The X-ray pulse is emitted every 1.26 μs (794 kHz = 508 MHz / 640) from the PF-AR. After the RF amplifier, the RF master clock signal of PF-AR is split into two major timing components: one for the laser system and the other for the X-ray chopper system. In the X-ray chopper system, the 508 MHz RF and the 794 kHz revolution signals are used as the clock and the reference signals, respectively. A 945 Hz (794 kHz / 840) repetition frequency of the X-ray pulses is then selected to trigger the Ti:sapphire 150-fs laser system running at the same repetition frequency. In the laser system, the mode-locked Ti:sapphire oscillator operating at 85 MHz (508 MHz / 6) synchronized with the X-ray pulses provides seed pulses to the regenerative amplifier. The seed pulses trigger the regenerative amplifier pumped by the Q-switched Nd:YLF laser at 945 Hz (85 MHz / 89600). Then, 945 Hz laser pulses are directed to the sample position by a series of mirrors. The pulse trains of pumping laser and probing X-ray pulses at the sample are shown together in Fig. 6. The timing of the delay between the two pulse trains is controlled by changing the ejection timing of the laser pulses from the regenerative amplifier using a phase shifter (Candox). The timing of the X-ray and the laser is measured with an InGaAs metal-semiconductor-metal (MSM) photodetector (Hamamatsu, G7096) coupled to a high-frequency preamplifier and a 2.5 GHz digital oscilloscope (Tektronix, DPO7254). The rise time of the MSM photodetector is typically 40 ps, which is faster than the X-ray pulse duration, and the photodetector is set at the sample position.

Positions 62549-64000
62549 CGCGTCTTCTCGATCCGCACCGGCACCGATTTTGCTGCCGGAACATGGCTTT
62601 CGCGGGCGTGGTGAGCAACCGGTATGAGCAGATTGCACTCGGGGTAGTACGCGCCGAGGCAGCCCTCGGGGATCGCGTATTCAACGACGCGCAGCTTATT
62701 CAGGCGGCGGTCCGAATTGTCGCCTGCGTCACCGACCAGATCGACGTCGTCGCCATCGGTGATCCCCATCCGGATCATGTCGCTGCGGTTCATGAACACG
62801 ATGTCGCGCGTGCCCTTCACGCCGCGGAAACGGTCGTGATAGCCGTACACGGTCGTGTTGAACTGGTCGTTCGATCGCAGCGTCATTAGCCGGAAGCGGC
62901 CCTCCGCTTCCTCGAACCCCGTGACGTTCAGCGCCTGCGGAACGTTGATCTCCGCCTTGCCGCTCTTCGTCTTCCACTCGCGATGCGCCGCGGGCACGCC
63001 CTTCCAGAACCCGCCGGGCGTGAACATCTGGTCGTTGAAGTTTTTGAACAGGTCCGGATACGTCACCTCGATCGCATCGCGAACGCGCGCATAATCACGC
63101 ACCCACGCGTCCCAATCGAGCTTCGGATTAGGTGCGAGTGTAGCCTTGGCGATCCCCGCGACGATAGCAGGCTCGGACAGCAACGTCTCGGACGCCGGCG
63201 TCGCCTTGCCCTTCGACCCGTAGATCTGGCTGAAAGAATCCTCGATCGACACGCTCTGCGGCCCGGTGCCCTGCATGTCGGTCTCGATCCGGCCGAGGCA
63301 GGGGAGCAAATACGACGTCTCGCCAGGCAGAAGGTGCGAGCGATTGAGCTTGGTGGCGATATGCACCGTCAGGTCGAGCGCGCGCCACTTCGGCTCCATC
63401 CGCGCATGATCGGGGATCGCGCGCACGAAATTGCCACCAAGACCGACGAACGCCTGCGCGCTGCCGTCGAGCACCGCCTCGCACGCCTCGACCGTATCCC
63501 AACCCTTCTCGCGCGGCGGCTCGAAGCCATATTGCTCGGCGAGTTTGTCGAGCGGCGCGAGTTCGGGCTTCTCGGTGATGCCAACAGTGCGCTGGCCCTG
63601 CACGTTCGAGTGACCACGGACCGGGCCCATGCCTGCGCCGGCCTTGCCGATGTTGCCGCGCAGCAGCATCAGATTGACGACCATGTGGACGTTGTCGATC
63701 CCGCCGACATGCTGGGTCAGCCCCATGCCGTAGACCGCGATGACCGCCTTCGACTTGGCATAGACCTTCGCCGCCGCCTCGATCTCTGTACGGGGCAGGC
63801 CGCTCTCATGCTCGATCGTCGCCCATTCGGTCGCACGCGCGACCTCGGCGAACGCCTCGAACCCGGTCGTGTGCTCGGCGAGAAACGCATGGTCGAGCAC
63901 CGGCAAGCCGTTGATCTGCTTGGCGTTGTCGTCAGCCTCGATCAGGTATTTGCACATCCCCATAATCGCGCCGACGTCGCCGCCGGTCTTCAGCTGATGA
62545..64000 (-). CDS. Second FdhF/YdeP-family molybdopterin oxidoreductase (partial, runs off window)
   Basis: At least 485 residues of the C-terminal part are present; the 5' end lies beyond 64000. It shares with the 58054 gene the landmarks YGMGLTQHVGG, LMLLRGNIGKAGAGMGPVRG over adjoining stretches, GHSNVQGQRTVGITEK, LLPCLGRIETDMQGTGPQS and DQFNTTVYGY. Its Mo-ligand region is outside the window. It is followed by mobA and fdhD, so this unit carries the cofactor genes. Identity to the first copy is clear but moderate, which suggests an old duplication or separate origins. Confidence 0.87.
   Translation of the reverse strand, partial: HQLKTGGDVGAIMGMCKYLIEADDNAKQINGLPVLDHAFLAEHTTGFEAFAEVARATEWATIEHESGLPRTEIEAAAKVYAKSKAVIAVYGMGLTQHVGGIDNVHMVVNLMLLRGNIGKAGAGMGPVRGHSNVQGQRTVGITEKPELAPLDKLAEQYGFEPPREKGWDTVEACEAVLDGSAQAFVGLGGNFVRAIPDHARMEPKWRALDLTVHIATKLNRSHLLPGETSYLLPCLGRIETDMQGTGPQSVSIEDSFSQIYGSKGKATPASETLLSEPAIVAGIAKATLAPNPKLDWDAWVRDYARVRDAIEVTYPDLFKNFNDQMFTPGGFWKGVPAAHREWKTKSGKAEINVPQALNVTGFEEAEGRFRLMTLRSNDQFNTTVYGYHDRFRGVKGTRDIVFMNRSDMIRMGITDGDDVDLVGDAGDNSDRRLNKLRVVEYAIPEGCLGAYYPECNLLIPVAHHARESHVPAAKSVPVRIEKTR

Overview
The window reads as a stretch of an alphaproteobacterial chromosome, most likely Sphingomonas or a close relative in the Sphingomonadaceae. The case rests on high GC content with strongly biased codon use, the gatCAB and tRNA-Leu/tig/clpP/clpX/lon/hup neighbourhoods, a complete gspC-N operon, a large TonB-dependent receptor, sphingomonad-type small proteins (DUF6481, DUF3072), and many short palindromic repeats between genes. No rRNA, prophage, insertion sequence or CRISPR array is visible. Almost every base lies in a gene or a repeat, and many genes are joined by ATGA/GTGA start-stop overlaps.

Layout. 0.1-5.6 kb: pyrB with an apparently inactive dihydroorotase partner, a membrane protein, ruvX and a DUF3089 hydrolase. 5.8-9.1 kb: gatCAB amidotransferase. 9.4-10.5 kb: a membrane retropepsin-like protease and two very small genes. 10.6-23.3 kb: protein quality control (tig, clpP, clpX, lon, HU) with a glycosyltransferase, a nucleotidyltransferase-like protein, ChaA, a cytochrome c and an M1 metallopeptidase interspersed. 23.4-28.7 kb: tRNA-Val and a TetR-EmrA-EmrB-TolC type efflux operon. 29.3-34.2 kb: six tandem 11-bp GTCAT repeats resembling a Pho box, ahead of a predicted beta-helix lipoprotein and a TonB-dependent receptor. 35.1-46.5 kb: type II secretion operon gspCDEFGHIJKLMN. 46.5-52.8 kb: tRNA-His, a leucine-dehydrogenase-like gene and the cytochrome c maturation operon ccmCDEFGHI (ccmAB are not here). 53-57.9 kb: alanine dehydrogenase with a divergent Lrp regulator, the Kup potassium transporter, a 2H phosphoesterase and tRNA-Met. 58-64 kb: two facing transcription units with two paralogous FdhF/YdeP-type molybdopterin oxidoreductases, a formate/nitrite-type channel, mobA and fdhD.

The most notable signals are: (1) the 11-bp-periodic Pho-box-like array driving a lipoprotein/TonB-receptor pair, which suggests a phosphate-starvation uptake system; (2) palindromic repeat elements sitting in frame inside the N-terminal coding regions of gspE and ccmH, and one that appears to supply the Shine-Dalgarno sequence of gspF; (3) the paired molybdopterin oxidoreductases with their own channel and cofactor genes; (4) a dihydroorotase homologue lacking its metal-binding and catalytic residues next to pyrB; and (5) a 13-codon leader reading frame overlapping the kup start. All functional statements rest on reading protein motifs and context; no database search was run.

2.6. Spatial and temporal overlaps
In order to increase the signal-to-noise ratio of the TRXL data and define accurate time delay between laser and X-ray pulses, the laser and X-ray pulses have to be overlapped at the sample both spatially and temporally. To check the temporal overlap, we place a fast InGaAs detector at the sample position and record the time traces of the laser and X-ray pulses along a single time axis monitored by a 2.5 GHz digital oscilloscope. By adjusting the laser firing time, it is possible to adjust the relative timing between the two pulses within a few picoseconds. During an experiment, the time traces of the laser and X-ray pulses are monitored by fast photodiodes simultaneously and non-intrusively.